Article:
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(more excerpt)

"This constitutional uncertainty should suggest to both sides the possibility of agreeing on a formal clarification of the constitutional text. Zealots will scoff, but many reasonable people would find reassurance in a revised Second Amendment that was properly balanced. Those who propose responsible limits, like background checks, would welcome constitutional support for common-sense safeguards. Those who worry about the slippery slope of encroachments on gun rights would find comfort in an explicit reassertion and reinforcement of the general right to bear arms."

We keep hearing overwhelming Americans support 'common sense' and reasonable measures like universal criminal background check.

Thoughts? Opinions? Can we rewrite the Constitution via Amendments to forever give our freedom away?

1 posted on 04/05/2013 4:02:09 PM PDT by Sir Napsalot
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To: Sir Napsalot
Thoughts? Opinions?

How about "because governments have a natural tendency to behave lawlessly and tyrannically if not held in check, it is the right and duty of all free people to be prepared to oppose such lawlessness and tyranny. Government actions whose purpose or substantial effect is to discourage people from arming themselves effectively against such threats are illegitimate, and lawless persons in the government who engage in such actions should be recognized as enemies of a legitimate free state."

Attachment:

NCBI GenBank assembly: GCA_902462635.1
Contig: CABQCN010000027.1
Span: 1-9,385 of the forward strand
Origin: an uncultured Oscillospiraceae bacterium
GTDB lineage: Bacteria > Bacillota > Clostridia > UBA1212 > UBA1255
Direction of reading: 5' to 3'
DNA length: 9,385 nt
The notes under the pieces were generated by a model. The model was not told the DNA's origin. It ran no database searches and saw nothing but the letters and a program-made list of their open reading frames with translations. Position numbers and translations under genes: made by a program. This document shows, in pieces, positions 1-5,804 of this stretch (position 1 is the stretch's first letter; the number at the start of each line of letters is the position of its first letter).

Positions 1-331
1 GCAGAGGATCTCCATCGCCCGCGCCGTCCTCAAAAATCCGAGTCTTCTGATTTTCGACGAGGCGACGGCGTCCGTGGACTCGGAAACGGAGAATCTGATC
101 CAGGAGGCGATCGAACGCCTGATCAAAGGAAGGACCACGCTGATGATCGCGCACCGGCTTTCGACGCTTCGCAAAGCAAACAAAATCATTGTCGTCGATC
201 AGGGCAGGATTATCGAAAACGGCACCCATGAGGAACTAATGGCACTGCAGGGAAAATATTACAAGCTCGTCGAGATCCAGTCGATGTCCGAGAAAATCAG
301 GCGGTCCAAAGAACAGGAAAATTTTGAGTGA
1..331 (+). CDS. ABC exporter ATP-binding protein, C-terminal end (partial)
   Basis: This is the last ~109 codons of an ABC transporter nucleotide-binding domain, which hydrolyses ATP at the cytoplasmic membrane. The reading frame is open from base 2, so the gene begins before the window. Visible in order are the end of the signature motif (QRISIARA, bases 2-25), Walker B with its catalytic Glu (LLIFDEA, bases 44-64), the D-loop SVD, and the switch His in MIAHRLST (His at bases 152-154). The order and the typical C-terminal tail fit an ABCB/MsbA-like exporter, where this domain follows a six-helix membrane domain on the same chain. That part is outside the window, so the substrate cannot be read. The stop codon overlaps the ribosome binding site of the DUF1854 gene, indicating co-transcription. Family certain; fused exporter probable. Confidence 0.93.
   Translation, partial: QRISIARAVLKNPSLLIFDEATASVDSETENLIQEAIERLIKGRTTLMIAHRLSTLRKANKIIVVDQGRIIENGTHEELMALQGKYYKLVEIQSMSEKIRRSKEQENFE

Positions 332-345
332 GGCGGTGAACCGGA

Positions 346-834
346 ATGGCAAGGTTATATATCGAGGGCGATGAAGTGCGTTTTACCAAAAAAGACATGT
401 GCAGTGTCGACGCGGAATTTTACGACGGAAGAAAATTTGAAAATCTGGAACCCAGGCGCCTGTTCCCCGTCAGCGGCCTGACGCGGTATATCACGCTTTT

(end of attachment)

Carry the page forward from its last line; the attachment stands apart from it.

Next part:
28 posted on 04/05/2013 4:39:18 PM PDT by supercat (Renounce Covetousness.)
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To: Sir Napsalot

The socialists should simply leave while they can. Walk away.


29 posted on 04/05/2013 4:40:12 PM PDT by Caipirabob (Communists... Socialists... Democrats...Traitors... Who can tell the difference?)
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To: Sir Napsalot
The NYT can go to hell. The idiot who wrote this "op ed" would have us think that Heller did not settle the issue because the vote was 5-4. This is plain stupidity on parade. Heller explained the whole history of the 2nd, came to the proper conclusion that the operative clause was "the right of the people" and that the so-called militia clause is merely the preamble to the 2nd Amendment.

On top of that, the following US SC decision in the 2010 McDonald case incorporated the 2nd into the 14th Amendment Due Process clause, thus applying the 2nd to the states.

Damn liberals would have us think that the 2nd is not "settled law", which it is. The NYT can go screw itself.

30 posted on 04/05/2013 4:40:53 PM PDT by 45Auto (Big holes are (almost) always better.)
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To: Sir Napsalot
but the 5-to-4 vote also suggests that the decision is not fixed doctrine.

And Roe v. Wade vote was what?

32 posted on 04/05/2013 5:02:50 PM PDT by Yo-Yo
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To: Sir Napsalot
If any of these idiots actually read the history of militias, they would understand that “militia” were otherwise ordinary citizens in a certain community who owned weapons and supplies to resist an attacking force. Foreign AND domestic. "Well regulated" meant that every man in the community had a minimum amount of training, firepower and supplies. You can see the same thing in Switzerland today and nobody dares attack or tax them to death.

The first use of these militias during "peace time" was against federal tax collectors. Even the left-skewed wikipedia says this:

"The first test of the militia system occurred in July 1794, when a group of disaffected Pennsylvania farmers rebelled against federal tax collectors whom they viewed as illegitimate tools of tyrannical power."

http://en.m.wikipedia.org/wiki/Second_Amendment_to_the_United_States_Constitution#section_6

33 posted on 04/05/2013 5:04:45 PM PDT by varyouga
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To: BuckeyeTexan
Not a SCOTUS ping, but deals with Second Amendment, and a proposed Constitution Amendment to that.